Tag Archives: HCOLA

An Extra 20 Minutes?

We have made zero progress on moving but I’m already contemplating the difference between shortening my commute by 20 or 30 minutes a day.  It seems like a huge difference somehow.

With 30 minutes, I feel like I could squeeze in a work-out. I have some 15-to-2o minute workout videos so I could get ready and do an entire work-out with that extra time.  However, in my mind, 20 minutes is not the same…

With 30 minutes, I feel like I save so much driving time that it would justify a higher rent.  With 20 minutes, my commute would still be on the long-ish side (40 minutes going home) and I would still be tired from the daily battle.  Somehow paying a lot more in rent doesn’t seem quite so worthwhile.

Of course the reason this is even an issue is that all the places that “fit” our requirements are in higher cost areas.  I have narrowed it down to 2 neighborhoods and hence the above dilemma.  Costs vary a lot depending on the house size, schools and exact location, so it’s not as simple as closer to work = cheaper. 

I know I should add up those 20 minutes and think of it as all the time saved per week.  I just worried that 20 minutes is likely to be consumed by TV time or chores rather spending time with my kids or something more productive.  Is it strange to think that 10 minutes makes such a difference in my mind?

Are We Living On The Edge?

When we made the decision to have kids, we knew that it would be a huge financial undertaking.  We live in a high cost of living urban area where you generally need two incomes to survive.  I thought we were doing OK until a discussion on a blog got me thinking.  Then recently, a friend confided to me that her family was in a huge financial crisis. They are not spendthrifts and I’m pretty sure that her husband makes the same or slightly less than I do.  While we’re not stressing over finances (yet?), our incomes and expenses are similar enough to make me nervous.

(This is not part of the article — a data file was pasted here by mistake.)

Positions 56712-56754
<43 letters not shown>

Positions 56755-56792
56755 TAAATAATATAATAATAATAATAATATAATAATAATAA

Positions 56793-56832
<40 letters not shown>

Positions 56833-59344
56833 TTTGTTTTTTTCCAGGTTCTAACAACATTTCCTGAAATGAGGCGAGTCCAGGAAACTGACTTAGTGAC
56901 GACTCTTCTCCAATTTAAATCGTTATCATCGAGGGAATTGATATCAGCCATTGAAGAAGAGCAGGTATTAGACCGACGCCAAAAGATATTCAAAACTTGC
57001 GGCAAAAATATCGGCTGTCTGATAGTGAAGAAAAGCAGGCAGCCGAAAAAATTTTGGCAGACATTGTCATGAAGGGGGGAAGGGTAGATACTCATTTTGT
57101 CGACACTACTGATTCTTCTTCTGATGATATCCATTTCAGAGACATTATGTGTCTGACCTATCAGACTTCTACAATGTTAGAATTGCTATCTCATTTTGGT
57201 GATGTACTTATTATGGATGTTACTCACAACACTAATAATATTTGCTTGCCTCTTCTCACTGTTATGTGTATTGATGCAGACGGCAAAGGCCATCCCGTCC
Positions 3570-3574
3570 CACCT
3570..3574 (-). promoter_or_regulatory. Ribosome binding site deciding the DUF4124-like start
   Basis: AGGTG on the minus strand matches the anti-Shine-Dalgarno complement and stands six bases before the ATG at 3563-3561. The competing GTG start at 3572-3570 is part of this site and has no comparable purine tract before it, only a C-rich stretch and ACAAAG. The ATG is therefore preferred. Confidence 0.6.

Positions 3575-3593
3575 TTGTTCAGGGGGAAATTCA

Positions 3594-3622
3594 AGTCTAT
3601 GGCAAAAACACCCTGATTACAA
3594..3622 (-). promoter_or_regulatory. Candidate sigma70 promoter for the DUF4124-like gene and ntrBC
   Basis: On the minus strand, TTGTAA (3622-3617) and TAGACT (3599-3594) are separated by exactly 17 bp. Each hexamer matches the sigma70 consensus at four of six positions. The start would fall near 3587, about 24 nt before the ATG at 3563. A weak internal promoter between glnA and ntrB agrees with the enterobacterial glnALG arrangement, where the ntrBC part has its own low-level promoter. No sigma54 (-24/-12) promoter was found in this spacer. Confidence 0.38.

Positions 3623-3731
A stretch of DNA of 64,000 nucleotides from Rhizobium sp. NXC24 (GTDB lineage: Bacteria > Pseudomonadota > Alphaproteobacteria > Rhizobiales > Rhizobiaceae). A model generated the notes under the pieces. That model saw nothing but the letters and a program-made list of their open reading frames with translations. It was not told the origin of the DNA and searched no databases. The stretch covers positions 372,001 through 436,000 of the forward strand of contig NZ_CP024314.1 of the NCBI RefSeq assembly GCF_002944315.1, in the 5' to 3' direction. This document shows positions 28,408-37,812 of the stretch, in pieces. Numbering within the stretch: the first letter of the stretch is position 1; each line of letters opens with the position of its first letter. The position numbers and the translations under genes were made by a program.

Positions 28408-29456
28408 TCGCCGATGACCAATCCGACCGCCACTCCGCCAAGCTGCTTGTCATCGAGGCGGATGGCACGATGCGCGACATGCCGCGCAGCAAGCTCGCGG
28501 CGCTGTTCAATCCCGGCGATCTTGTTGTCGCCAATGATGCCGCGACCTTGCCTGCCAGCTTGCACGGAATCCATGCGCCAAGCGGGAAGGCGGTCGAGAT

My friend and her husband went through a long period of under-employment just as they started a family.   Even if you don’t go for designer maternity clothes or a fancy nursery, having kids will stretch anyone’s budget.  They moved to another city to escape a high cost of living area but this move meant a greater distance from family and friends.   She also quit her job to stay home and is pretty adamant about not returning to work.  I am pretty sure that they started relying on credit cards to make ends meet.

Once the husband found a job, their situation stabilized.  However, they had zero savings, credit card debt and her student loan debt in addition to regular living expenses.  In situations like this, one major car repair or unexpected medical expense became a major set-back.

In contrast, we’ve generally made better choices and have been luckier than my friend in terms of finances.  Neither of us have student loans.  We did not start a family until we had substantial savings.  I continued working after having kids.  We can also rely on family for some much-needed help with childcare. 

I guess I’m worried because there are two ways of viewing our different financial outlooks.  Either the oilandgarlic household is doing OK because of a combination of smart choices and luck (no student loans, no periods of under-employment or unemployment, outbidded on overpriced homes during the real estate bubble) OR it’s all an illusion because kid-related expenses are only beginning to catch up to us.  In other words, my friend’s current situation is a crystal ball into our future.

Despite getting off to a better start, I worry about increasing childrearing costs, higher medical premiums and general cost of living increases in gas, clothing, and food.  Other new expenses are avoidable but are saving our sanity, like gardeners, cleaning help and a part-time nanny.  Very soon, I will have to crunch some numbers to see if our expenses are exceeding our incomes or if it’s more in my head.  I do know for sure that we can’t save much right now and I wonder if this is how it started for my friend until it snowballed into credit card debt and desperation.

Do you ever feel like you’re one mis-step away from disaster?  Do you live on one income, just in case?